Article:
Maluuba launched its first Siri-like personal assistant at TC Disrupt San Francisco four years ago. Since then, the company has raised $11 million and has licensed its technology to a number of handset manufacturers that now use it to power their own personal-assistant features.
As Maluuba’s head of product Mo Musbah told me, the company spent the last two years doubling down on how it could utilize deep learning in the context of natural language processing. To do so, it recently opened an R&D office in Montreal, for example. As Musbah told me, “our vision there is to build one of the largest deep learning labs in the world,” so the company is definitely not lacking in ambition.
It has the luxury of focusing on R&D because its voice assistant OEM business is creating steady revenue for the company; today, it’s showing off the result of this R&D work for the first time.
Over the course of the last few years, its team of researchers built a system that can take a text and then allows you to ask questions about it, using natural language queries. For the post you are reading right now, for example, you could ask: “Who is Maluuba’s head of product?” and it would return the right answer.
Here is what Maluuba’s tool, which the company sadly isn’t quite ready to release to the public yet, can do:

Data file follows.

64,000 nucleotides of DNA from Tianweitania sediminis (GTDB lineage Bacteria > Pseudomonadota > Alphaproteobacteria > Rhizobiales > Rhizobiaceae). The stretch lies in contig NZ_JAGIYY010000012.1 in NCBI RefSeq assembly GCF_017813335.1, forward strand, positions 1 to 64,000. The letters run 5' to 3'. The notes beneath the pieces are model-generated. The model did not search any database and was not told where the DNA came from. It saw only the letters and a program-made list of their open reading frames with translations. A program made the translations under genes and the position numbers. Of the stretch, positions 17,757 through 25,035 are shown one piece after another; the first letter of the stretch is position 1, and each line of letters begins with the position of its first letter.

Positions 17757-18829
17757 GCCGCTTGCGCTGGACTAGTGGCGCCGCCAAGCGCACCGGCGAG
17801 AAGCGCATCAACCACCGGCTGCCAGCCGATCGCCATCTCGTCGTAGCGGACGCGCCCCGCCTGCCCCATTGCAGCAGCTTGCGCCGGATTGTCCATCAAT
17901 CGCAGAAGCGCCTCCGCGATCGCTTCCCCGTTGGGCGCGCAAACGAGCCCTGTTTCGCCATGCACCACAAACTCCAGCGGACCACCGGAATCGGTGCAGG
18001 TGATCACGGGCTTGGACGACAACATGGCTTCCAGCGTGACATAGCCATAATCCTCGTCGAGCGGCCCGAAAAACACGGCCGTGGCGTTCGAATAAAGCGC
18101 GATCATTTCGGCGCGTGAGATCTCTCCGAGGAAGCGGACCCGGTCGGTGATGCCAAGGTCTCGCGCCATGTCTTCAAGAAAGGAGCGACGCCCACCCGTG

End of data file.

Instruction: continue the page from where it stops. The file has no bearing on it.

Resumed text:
That’s a very hard problem to solve because the system has to work without the advantage of lots of training. This kind of machine comprehension, Maluuba’s head of research Adam Trischler told me, is what the team believes will help make today’s personal assistants much smarter. “We realized two things: first, the current experience with personal assistants is fundamentally broken. You can’t inject external knowledge,” he said. “Second: the conversations you have are very limited. We wanted to have a more conversational experience — and a more powerful experience.”
The problem he is hinting at here is that when you ask a service like Siri or the Google Assistant any question outside of its domain, it simply passes you off to the web to do a search there. If these assistants could actually understand these unstructured documents better, then they could actually answer more questions. If it could do this in real time, even better. Maluuba’s technology can now do this and that’s a pretty big step forward, especially because the system doesn’t rely on external information when it analyzes a text to answer your questions.
Musbah tells me that the company is looking at applying this technology to its personal assistant, but one of the lower-hanging fruits is actually understanding manuals (to help both customers and the call-center agents that often help them, for example). “The consumer application of this is really awesome,” he told me. “But the first step for us is the enterprise use case.” The company is already working with what Musbah called “some pretty large partners,” though he couldn’t disclose who this partner is.